EVANSI mean, in one hand, it's amazing and gratifying. I mean, you always work with the idea that you're having a conversation that you're working toward a dialogue. And the unfortunate truth is that, for a lot of writers, nobody ever talks back, either because the work doesn't find an audience or it just doesn't get the attention that it should when it comes out. I mean, there's a lot of beautiful books that don't get that kind of acclaim even though they deserve it.
EVANSAnd so, you know, on one hand, it's incredibly gratifying, and you feel lucky and connected to things and to even be in conversation with some of these people. It's amazing to me. On the other hand, when you're working on something new, you always have to work from a position that you can fail. Otherwise, you're not doing anything worth doing so...
NNAMDIYou're a keyboard on a blank page.
EVANSYeah. I mean, nothing makes the blank page any easier and, in some sense, feeling like you're not just going to let yourself down, but you're going to let down all of these people who've invested their time or money or some portion of their career. And you -- it becomes an even scarier thing. And so you have to filter it all out because if you're not writing from a place where you can feel you're not writing anything worth writing, that sort of risk has to be part of the project.
EVANSAnd so it's been interesting to, you know, be on tour for this book, which actually, you know, it came out in 2010. But we sold the book in 2007, and so it had been -- you know, there's some distance...
NNAMDIIn your life, an eternity, yes.
EVANSAnd so being into this new project and being on tour for the other book and being in both of the spaces at once where, in one hand, you're coming at it from this kind of detached, intellectual perspective on the work, and, in the other hand, you're in the sort of murky, terrifying project of creating this other new world and feeling (unintelligible) risk attached to it.
NNAMDIWould it have been less terrifying were it not for the success of the first book?
EVANSOh, I don't know. I mean, I think, the terror is what makes it works. A colleague told me about teaching once. If you ever stop being afraid, you're doing it wrong. Again, in most things worth doing, there has to be a little bit fear involved in...
NNAMDILike showing up here. Yeah.
EVANSYou're not so terrifying, but I'm...
NNAMDINo, I mean, for me.
EVANSBut, yeah, I do think that there is an element where, I think, sometimes as a writer, you wish to be working in solitude, and feeling watched can be a little bit unsettling.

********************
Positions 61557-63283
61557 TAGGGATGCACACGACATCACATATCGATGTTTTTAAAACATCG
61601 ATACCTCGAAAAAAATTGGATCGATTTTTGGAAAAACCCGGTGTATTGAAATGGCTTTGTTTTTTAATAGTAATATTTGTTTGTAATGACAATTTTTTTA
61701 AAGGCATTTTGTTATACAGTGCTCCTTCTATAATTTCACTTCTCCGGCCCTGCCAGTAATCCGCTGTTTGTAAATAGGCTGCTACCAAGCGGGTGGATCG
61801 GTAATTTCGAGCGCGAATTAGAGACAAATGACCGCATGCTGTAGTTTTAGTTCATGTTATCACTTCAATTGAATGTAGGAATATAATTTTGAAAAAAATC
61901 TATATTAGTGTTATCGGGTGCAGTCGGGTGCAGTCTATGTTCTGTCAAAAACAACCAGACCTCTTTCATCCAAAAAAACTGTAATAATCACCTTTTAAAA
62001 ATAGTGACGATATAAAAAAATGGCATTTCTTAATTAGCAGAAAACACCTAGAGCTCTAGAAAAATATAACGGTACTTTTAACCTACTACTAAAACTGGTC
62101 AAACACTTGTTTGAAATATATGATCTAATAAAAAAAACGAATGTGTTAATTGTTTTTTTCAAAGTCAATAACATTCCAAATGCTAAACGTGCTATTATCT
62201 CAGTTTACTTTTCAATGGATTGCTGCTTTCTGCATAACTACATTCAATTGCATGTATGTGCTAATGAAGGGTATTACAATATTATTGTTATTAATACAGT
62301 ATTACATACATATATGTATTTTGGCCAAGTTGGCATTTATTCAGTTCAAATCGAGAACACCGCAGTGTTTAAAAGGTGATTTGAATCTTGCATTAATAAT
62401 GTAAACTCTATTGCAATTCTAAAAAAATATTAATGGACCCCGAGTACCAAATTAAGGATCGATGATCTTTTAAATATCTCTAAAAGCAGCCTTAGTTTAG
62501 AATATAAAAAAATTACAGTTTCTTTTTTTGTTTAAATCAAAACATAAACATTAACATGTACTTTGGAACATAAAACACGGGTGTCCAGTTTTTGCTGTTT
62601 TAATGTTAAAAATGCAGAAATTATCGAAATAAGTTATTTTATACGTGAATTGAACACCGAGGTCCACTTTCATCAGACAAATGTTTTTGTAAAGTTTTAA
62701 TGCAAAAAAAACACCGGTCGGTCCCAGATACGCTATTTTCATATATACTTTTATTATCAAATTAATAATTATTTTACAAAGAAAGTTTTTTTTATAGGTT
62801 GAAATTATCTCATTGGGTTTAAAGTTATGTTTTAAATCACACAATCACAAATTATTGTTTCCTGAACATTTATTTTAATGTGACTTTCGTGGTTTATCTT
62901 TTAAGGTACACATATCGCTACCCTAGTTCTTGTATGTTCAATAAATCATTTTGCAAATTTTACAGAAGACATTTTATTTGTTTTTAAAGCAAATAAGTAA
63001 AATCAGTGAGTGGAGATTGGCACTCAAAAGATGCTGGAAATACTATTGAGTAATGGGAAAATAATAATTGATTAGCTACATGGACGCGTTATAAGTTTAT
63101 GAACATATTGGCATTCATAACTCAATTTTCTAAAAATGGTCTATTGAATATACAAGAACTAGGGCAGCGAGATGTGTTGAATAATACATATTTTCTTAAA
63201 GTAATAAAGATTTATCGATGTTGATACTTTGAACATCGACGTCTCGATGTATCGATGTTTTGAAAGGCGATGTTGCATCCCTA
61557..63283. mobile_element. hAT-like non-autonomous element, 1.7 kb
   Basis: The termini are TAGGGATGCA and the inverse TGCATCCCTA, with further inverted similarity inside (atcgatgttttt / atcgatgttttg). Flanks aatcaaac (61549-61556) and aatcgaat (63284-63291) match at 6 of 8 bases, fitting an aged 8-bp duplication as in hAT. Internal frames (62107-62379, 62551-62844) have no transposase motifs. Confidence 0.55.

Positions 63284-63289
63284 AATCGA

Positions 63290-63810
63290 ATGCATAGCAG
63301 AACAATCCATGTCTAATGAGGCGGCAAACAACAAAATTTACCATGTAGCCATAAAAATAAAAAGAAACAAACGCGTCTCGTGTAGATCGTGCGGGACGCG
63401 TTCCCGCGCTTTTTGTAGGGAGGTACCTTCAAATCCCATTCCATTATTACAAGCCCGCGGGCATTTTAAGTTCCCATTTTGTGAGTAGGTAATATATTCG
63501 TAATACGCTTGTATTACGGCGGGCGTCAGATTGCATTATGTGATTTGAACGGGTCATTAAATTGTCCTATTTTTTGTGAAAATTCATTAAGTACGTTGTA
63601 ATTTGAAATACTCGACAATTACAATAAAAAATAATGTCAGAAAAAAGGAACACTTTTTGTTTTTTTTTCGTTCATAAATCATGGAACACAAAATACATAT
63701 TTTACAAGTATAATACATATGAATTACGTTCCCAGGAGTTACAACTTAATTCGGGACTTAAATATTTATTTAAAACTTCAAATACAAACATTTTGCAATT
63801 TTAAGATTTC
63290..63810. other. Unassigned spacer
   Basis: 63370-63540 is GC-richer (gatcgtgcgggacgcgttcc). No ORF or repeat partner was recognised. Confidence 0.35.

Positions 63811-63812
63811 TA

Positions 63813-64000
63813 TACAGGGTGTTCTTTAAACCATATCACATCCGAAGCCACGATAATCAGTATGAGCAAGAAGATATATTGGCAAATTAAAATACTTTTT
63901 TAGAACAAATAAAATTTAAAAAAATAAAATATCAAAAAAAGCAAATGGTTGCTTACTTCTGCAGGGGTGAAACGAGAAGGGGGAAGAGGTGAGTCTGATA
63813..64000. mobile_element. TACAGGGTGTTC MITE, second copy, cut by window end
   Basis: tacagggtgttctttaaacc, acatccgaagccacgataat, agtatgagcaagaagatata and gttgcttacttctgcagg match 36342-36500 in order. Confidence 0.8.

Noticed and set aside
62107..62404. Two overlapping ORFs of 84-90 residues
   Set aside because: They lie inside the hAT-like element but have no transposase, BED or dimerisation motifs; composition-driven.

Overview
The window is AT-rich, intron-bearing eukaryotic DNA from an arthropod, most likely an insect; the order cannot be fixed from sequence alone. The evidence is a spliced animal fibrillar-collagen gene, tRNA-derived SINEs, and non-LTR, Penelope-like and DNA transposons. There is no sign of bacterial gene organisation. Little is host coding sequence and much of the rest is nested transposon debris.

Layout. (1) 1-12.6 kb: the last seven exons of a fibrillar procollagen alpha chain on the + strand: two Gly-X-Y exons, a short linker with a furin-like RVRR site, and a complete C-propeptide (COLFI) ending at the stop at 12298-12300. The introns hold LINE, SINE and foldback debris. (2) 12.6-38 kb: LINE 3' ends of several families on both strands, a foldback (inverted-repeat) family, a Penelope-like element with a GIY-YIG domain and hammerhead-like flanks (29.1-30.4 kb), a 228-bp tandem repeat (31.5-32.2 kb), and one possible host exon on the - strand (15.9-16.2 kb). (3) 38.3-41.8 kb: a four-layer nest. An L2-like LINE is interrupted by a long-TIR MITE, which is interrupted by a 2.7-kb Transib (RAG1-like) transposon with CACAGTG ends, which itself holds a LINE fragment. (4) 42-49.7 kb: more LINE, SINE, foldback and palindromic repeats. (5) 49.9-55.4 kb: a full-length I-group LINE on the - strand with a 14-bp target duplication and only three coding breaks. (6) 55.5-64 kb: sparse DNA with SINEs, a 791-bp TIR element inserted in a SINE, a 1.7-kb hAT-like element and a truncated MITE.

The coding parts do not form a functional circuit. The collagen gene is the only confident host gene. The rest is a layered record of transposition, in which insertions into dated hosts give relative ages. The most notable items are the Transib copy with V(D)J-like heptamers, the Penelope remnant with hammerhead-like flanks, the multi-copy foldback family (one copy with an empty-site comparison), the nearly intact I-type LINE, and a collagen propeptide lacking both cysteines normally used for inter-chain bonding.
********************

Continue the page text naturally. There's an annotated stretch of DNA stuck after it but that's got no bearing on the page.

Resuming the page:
NNAMDIYou'll work through it.
NNAMDIHere is -- I'm confident in you. Here is Terry in Gaithersburg, Md. Could you don the headphones, please?
NNAMDISo that we can hear Terry in Gaithersburg, Md. Terry, you're on the air. Go ahead, please.
TERRYFirst of all, let me say, I was tempted to turn it off once she said what you said -- not knowing the writer should read -- because it resonated so much with me, and I desperately want to read your book now that I've heard about it.
NNAMDIWell, that's a good thing.
TERRYWell, that for me...
TERRY...was a truly key point because writers, I feel -- I've always -- I enjoy writing personally, and I encourage my children to write. And they do it a lot. And I always try and tell them that your best person comes out when you write. And the best person -- a writer's best voice is what they put on paper. And I use as example Malory, who wrote the "Green Knight," who was a rapist and murderer. And all the way -- so that's one extreme, but then you talk about Bill Watterson who wrote "Calvin and Hobbes" for all those years.
TERRYI mean, he's almost humorless if you listen to him live. And so I always encourage them not to know their writers. And this -- you saying that just so validated what I've been feeling for so long, and I really appreciate that. And I wanted to stress it more because we should read what the writers write, and that's their inner voice. And there's (unintelligible)...
NNAMDITerry, I like the phrase you used, and if you don't mind, I'll put it in the form of a question to Danielle Evans. Does your best self come out in your writing?
EVANSWell, Margaret Atwood has this quotation, wanting to meet a writer because you liked their book is like wanting to meet a goose because you like pate.
EVANSMaybe it's a duck. I don't remember. I'm a vegetarian. But I think that there is -- I don't know about your best self in terms of overall presentation. I mean, I think, there is this cultural mystique around writers that, you know, writers can be terrible people, which a lot of writers use as an excuse to be terrible people, like you don't have to be a terrible person to be a good writer. In fact, many writers I know are lovely people.
NNAMDIYou didn't have to be drug addicted to be a jazz musician either. Yes.
EVANSYeah, I mean, the best of them do manage to be functional and decent human beings as much of the time. But I think in terms of your best and most thought-out self, I mean, most writers do think best in text because that's why they do what they do. I mean, that's where the work has gone, and so there is a sense that you don't want to stand in between. And then I think, you know, in this culture of -- I mean, the era of kind of reality TV, there is this idea that the idea of any kind of fictional work is to get to the actual truth behind it.
EVANSAnd there's a tendency to read fiction as non-fiction no matter how much of it is imagined. And I think that sometimes the writer having a very public self can be -- can facilitate that in a way that a lot of writers are uncomfortable with that. I think, you know, there are things that are really interesting to me to talk to writers about, but it's not necessarily their own work. I'm actually much more interested in talking to writers about other writers' work or, you know, about other things in the world that are sort of going on.